Describing the state of affairs in her own district, Dr. Azra Pechuho said that teachers were uninterested in their own education and only cared about their TA (Travel Allowance) and DA (Daily Allowance). “The DOs (District Officers) always send the same teachers and the DEOs (District Education Officers) are unable to even think of reform. They cannot do data collection….we have inducted people who are not able to teach…not only are they untrained, they are uneducated. I cannot sit with my district officer and talk about education. My district was unable to collect data of existing staff. But now the biometrics are finally updated and teachers are being hauled up for explanations. Children are being registered. Documentation is as important as minimum literacy.”

When Hussain insisted that access to education for 100 per cent of the population is a precursor to success, Pechuho said we cannot wait to achieve universal access before we start to work on quality. They could both be asked why, after nearly 70 years, the issue of Pakistani children’s education has to be a choice between access and quality.

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“We have invested in infrastructure but we have not brought about robust educational outcomes,” continues Dr. Pechuho. “There has been an unfair distribution of the budget. Eighty per cent goes towards salaries. And I would even go as far as to say there has been a poor investment in infrastructure all over Sindh.”

He also points towards the issue of federal vacancies in Sindh’s education system. He reiterated, as have so many educationists in Sindh, that the federation is not effective and the concept is violated when the federal share is violated. “Why is the issue of Sindh’s share [in the education budget] not discussed in the Council of Common Interests?”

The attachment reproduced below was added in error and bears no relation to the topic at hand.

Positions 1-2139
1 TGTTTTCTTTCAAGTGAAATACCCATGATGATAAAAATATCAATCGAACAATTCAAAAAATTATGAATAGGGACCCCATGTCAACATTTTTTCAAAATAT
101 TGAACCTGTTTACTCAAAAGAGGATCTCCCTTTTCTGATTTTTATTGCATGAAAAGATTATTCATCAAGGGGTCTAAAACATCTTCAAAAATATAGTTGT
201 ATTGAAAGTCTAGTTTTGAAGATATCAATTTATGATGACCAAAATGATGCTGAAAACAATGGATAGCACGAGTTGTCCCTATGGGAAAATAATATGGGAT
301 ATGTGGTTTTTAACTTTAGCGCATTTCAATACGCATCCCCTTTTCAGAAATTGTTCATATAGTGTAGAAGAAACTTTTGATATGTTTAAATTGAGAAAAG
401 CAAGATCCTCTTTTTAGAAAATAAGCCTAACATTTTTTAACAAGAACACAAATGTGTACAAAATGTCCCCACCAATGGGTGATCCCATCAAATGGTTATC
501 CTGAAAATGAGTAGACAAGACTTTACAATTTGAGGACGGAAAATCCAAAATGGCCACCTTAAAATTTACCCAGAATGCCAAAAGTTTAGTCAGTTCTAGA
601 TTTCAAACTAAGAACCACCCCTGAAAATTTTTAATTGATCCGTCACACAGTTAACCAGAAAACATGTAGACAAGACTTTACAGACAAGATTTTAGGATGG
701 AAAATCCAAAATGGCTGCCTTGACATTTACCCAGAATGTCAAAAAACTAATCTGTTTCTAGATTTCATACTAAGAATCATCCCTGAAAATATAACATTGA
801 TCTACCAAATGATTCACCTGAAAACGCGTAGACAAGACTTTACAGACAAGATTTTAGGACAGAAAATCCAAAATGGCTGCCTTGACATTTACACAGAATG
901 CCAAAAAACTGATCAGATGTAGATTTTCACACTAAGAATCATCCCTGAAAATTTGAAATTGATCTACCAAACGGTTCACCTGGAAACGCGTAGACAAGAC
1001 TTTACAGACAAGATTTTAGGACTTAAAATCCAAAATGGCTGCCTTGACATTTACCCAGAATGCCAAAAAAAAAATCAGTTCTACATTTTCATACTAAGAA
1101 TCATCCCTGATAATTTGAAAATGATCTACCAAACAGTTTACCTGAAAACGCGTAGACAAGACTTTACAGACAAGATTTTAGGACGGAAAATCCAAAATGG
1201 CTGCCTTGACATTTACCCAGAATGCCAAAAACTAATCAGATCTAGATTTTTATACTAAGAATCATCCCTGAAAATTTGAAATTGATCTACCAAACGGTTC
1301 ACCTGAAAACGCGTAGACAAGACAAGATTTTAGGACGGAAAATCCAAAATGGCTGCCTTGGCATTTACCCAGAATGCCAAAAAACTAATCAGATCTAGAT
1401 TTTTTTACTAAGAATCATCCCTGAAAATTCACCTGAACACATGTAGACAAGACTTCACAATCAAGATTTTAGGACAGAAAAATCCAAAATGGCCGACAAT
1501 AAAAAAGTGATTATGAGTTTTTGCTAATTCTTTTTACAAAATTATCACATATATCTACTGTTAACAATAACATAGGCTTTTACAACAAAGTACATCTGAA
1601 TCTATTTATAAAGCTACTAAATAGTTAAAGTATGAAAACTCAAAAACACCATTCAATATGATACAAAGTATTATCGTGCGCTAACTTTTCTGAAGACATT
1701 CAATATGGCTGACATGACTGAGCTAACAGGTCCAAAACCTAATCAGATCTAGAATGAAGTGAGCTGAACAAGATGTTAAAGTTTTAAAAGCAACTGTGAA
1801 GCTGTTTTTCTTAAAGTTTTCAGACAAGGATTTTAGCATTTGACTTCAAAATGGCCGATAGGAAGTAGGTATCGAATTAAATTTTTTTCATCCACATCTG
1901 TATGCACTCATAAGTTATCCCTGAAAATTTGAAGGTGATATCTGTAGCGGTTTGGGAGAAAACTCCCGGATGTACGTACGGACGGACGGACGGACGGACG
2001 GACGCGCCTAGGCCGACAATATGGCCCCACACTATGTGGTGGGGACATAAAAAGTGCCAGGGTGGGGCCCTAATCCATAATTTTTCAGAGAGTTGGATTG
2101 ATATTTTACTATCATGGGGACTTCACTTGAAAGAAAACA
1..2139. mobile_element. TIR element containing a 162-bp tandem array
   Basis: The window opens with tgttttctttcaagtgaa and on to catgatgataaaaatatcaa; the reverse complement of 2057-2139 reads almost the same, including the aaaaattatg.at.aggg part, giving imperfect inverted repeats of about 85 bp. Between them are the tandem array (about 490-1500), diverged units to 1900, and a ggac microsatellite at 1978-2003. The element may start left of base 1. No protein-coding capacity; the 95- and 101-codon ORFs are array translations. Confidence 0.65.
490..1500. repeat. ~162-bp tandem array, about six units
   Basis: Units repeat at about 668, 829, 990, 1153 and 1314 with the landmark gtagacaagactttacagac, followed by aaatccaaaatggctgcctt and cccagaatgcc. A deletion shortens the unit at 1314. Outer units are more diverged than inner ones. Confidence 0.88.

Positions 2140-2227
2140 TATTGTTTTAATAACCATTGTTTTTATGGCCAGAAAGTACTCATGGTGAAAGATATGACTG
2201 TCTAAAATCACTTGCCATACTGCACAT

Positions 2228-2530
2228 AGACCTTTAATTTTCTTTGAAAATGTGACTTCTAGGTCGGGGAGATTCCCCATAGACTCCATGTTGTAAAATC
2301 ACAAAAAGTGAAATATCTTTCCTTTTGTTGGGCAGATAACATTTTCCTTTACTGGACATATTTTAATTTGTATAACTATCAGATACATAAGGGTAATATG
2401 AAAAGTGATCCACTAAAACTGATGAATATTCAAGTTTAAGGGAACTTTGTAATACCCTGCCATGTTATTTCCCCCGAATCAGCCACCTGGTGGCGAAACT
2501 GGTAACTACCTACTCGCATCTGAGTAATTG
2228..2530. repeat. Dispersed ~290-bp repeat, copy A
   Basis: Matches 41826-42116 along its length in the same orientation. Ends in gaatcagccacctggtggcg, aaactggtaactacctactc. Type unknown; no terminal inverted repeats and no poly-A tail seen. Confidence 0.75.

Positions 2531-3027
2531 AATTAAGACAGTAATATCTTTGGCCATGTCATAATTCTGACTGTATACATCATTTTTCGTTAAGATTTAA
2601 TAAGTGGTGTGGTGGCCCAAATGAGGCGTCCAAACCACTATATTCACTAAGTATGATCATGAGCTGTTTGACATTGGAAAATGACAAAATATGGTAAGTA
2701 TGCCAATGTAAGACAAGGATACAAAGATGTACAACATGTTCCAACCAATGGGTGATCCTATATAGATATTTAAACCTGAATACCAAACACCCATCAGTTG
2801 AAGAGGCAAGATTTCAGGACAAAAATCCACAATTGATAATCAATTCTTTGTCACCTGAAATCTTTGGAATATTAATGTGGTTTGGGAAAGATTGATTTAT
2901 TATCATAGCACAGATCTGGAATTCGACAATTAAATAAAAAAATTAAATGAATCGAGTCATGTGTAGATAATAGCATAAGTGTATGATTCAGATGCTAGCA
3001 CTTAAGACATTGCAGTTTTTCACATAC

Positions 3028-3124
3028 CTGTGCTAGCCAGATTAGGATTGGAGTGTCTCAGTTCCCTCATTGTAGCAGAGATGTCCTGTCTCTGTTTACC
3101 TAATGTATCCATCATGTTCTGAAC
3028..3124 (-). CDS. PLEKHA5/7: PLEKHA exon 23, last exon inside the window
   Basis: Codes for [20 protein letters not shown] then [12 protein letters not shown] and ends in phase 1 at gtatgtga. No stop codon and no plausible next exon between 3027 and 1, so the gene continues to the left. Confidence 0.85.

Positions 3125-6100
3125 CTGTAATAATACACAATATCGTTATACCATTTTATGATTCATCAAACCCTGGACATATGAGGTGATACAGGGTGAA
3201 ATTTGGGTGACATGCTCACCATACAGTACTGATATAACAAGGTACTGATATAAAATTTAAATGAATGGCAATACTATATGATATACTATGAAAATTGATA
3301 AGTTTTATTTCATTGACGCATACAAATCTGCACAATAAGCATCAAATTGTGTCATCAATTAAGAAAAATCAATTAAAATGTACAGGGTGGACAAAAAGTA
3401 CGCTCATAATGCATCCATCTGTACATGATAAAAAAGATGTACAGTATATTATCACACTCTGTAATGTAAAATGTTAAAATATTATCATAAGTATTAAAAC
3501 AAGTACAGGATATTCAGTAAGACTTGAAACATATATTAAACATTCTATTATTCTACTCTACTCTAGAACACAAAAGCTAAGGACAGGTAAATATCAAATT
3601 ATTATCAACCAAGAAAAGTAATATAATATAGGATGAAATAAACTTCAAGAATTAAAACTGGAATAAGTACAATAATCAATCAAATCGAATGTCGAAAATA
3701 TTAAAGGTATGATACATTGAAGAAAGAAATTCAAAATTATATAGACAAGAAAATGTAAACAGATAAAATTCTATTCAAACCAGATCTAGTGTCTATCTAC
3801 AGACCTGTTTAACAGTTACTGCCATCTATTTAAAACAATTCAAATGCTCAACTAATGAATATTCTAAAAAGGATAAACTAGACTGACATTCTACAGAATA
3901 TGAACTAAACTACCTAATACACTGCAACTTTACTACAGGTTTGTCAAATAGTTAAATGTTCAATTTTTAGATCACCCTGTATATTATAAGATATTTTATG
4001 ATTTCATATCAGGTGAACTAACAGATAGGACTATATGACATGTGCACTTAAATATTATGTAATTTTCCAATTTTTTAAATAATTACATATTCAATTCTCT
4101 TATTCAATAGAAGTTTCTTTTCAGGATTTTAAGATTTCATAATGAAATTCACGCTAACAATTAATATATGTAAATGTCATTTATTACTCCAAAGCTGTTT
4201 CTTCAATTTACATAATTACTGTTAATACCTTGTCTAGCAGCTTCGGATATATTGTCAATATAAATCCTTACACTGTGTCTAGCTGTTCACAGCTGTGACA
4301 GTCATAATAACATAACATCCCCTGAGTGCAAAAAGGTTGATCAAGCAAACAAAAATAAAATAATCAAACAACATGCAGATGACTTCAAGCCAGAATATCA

Dr. Fazlullah Pechuho said that he is in charge of 27,000 one-and two-room schools throughout Sindh but he has no idea of how many children are enrolled in them. “Ninety-nine per cent of Sindh’s children do not have a bay form. If a person earns 1,500 rupees and the form costs Rs. 500, how can he afford it? NADRA is a government within a government. Why don’t they give our children free cards?

“We have replaced supervisors with monitoring assistants; teachers training is going on and we are monitoring attendance.” But Dr. Fazlullah Pechuho continues, “the majority of the teachers are trained over three to five days, when they need six months to a year of training. The Sindh government does not have the necessary human resources. I have 100,000 primary teachers, of which 80 per cent are un-trainable. They don’t attend school for even an hour. Private schools pay Rs. 15,000 to Rs. 20,000 to a teacher. Government school teachers get Rs. 50,000 but they still don’t teach! We are stuck with these teachers – at least till I retire.

“Our work is truly difficult,” he says. “For example, no one wants to work in the 50-degree temperatures of Jacobabad. Incentives don’t work. We need a social contract. Islamabad just makes policies but how does one incentivise teachers to improvement?”

The secretary expresses his outrage explicitly: “How does one capture absentee teachers? The absconders? The rooposh? There were 15,000 last month. How does one encounter this menace? Everyone is responsible and everyone must share the blame.”

Has Sindh’s education system broken down? Or perhaps it was never constructed according to our needs. Perhaps British Sindh’s famed education system (that worked brilliantly to serve minds like that of the 100-year-old Ibrahim Joyo) had a restricted shelf life; it expired before Partition. What we have now is a skeleton that is barely recognisable due to mediocre syllabi and administrative ineptitude.

Successive governments seem to ‘adjust’ to the bad template in place, in the education system in Sindh with its uncommitted/untrained/un-trainable teachers and poor infrastructure. But no one considers scrapping and redesigning the system as an option. Attempting to reform Sindh’s education system would be like trying to turn an ocean liner around in turbulent seas.

Systems, in themselves, don’t deliver unless enriched with relevant content. And if Trump wins the elections, then the United States would have finally paid the ultimate price for allowing “the closing of the American mind,” as Bloom predicted.